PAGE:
Cricket Australia team performance boss Pat Howard among latest executives to join exodus over Sandpapergate

The exodus at Cricket Australia (CA) grew Wednesday as two more top executives quit the embattled governing body after a ball-tampering scandal and a scathing review triggered an outcry.

FirstCricket Staff, Nov 08, 2018 13:19:38 IST

The exodus at Cricket Australia (CA) grew Wednesday as two more top executives quit the embattled governing body after a ball-tampering scandal and a scathing review triggered an outcry.

Team performance boss Pat Howard, who was due to leave next year, has brought forward his departure to next week, while broadcasting chief Ben Amarfio left on Wednesday, Cricket Australia said.

File image of former Cricket Australia Team Performance boss Pat Howard. Reuters

File image of former Cricket Australia Team Performance boss Pat Howard. Reuters

The latest departures come after chairman David Peever was forced out last week and former Test captain Mark Taylor quit as a director. Former CEO James Sutherland stepped down last month.

The 'Sandpaper-gate' scandal, where the team was caught using sandpaper to alter the flight of the ball, also cost former coach Darren Lehmann his job and prompted lengthy bans for three players.

Cricket Australia said the latest changes signalled a "new chapter" under the leadership of incoming chief executive Kevin Roberts.

"I think it is important at this point in time that we give cricket a fresh start and we start looking forward so we that can heal," Roberts told reporters in Melbourne.

"We are as transparent as we can be in this situation," he added when pressed for more details about why the pair were leaving Cricket Australia.

"But I ask that we respect Pat and Ben and everything that they have brought to the game, and the public can know that we make these changes and hard decisions with real respect and sensitivity to our people.

"And because of that I hope you understand I won't be going into detail."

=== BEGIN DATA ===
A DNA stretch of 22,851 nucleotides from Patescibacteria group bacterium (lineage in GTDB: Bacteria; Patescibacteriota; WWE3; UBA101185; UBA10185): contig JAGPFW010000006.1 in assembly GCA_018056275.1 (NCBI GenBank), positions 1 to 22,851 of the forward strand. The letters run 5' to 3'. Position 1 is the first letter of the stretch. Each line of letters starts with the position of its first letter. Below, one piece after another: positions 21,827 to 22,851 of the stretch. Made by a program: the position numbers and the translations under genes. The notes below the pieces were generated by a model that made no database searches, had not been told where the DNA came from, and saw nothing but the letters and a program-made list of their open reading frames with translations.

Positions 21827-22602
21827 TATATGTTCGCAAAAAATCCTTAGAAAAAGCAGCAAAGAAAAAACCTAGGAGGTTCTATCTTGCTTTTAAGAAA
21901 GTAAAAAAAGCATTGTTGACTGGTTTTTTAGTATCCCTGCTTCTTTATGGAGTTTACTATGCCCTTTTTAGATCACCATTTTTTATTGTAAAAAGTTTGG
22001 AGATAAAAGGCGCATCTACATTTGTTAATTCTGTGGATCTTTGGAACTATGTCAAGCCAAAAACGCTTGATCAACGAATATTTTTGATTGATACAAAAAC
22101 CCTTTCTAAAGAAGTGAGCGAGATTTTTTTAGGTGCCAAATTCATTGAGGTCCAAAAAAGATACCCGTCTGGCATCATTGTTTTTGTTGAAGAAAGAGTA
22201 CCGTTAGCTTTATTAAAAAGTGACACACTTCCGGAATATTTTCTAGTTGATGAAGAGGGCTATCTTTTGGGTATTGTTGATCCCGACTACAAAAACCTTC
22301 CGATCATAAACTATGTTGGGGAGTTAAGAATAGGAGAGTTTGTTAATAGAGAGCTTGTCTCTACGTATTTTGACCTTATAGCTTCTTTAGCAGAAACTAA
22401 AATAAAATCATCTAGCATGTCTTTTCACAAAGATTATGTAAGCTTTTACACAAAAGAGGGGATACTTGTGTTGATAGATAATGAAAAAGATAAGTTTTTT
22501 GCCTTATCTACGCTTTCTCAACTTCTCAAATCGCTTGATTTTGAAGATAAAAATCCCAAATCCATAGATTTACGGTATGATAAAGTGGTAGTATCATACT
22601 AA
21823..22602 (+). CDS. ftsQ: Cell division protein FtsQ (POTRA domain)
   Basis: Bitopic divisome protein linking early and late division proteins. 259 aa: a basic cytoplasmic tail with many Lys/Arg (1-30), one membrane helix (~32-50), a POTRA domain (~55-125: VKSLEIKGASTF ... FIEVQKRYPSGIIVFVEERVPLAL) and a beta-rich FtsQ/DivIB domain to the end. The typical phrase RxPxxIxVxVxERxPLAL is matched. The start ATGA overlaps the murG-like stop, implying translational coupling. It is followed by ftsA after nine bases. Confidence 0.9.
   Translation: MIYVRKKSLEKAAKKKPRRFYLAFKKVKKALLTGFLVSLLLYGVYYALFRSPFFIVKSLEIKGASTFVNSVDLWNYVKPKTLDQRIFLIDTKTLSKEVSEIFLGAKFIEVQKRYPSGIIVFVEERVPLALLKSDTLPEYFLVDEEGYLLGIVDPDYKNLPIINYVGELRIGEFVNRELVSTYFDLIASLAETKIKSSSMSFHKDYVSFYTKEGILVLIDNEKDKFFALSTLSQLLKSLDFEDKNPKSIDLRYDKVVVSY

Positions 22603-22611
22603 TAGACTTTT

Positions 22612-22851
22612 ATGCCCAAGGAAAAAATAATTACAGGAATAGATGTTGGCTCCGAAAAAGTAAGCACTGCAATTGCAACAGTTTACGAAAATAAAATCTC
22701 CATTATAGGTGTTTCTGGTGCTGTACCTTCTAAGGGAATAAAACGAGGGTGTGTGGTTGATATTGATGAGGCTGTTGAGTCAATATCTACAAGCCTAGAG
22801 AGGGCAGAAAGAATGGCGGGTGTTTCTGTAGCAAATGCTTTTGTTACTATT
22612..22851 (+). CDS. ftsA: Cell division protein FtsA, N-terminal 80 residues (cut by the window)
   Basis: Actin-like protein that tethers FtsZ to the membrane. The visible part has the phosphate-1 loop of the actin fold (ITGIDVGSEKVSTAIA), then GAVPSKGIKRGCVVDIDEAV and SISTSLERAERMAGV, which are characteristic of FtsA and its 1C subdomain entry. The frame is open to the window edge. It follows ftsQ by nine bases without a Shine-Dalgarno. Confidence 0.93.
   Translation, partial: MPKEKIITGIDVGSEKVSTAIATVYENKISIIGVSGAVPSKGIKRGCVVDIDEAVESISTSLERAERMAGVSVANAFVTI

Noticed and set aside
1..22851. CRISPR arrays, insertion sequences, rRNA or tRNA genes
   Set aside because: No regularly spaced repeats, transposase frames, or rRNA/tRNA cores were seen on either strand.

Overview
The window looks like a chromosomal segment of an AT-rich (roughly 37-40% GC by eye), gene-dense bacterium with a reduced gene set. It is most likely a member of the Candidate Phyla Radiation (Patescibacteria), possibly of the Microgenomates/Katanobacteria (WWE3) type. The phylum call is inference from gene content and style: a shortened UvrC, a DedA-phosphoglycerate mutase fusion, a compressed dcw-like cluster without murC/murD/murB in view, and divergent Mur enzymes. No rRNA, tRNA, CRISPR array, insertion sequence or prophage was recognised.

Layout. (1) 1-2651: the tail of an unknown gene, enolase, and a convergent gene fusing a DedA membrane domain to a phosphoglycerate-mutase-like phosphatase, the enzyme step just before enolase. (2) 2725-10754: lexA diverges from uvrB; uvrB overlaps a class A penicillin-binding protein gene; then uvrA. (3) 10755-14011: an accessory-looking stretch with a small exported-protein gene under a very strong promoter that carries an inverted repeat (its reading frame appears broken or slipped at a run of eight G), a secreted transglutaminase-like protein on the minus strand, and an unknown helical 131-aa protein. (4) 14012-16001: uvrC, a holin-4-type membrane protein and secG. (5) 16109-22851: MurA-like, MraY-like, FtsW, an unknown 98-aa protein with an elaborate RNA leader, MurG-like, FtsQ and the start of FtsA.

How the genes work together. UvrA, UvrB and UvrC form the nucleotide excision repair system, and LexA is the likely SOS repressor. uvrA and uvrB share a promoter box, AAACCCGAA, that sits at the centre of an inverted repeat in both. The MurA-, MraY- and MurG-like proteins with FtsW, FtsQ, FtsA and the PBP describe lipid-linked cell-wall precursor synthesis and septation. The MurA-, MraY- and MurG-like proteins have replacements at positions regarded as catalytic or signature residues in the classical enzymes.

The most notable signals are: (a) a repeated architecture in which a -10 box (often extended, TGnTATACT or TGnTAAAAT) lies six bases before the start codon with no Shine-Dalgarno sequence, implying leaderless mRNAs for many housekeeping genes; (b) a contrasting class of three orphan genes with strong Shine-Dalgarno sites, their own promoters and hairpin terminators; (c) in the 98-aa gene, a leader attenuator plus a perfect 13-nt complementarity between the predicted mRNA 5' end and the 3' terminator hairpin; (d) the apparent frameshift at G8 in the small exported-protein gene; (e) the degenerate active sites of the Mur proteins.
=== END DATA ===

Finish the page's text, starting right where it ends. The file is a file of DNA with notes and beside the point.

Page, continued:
Roberts said there would be no further "significant change at the executive level in the months ahead".

In an earlier statement he said it was "clear that we need to deepen our relationships with fans, players and the broader cricket community", acknowledging it had been a "turbulent year in Australian cricket".

The latest developments have been met with reactions from former Australian cricketers such as Stuart MacGill and Ian Chappell.

Former leg-spinner MacGill accused Howard of stealing from CA's reserves from a long time, and that his ouster should have happened much earlier.

"I just wish we had it a few years ago because Pat Howard has been stealing an income from Cricket Australia for a long time as far as I’m concerned,” MacGill told Macquarie Sports Radio.

“It was always a joke to me and to a lot of my mates that he was high performance manager when his performance during pretty much his whole time with Cricket Australia has been anything but."

Chappell, on the other hand, wasn't happy with some of Howard's policies.

“As a captain, I wouldn’t have wanted Pat Howard coming to me and telling me Dennis Lillee couldn’t play the next Test because he’s in the red zone,” Chappell was quoted as saying according to Wide World of Sports.

“My response would have been to ask Dennis if he was right to play, and if he said yes I would have told Howard to buzz off, except I may not have been that polite."

After the sandpaper plot in March, then-captain Steve Smith and his deputy David Warner were banned for 12 months, and batsman Cameron Bancroft for nine months.

A damning independent review found Cricket Australia partly responsible for the incident, saying an "arrogant" and "controlling" culture led to players cheating in the pursuit of victory.

Roberts said his organisation would heed the review's call to meet with the Australian Cricketers' Association and mend its fraught relationship with the players' union.

With inputs from AFP

Updated Date: Nov 08, 2018 13:19:38 IST


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5
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6
Kolkata
10 4 6 0 8
7
Rajasthan
10 3 7 0 6
8
Bangalore
10 3 7 0 6
See Full Table





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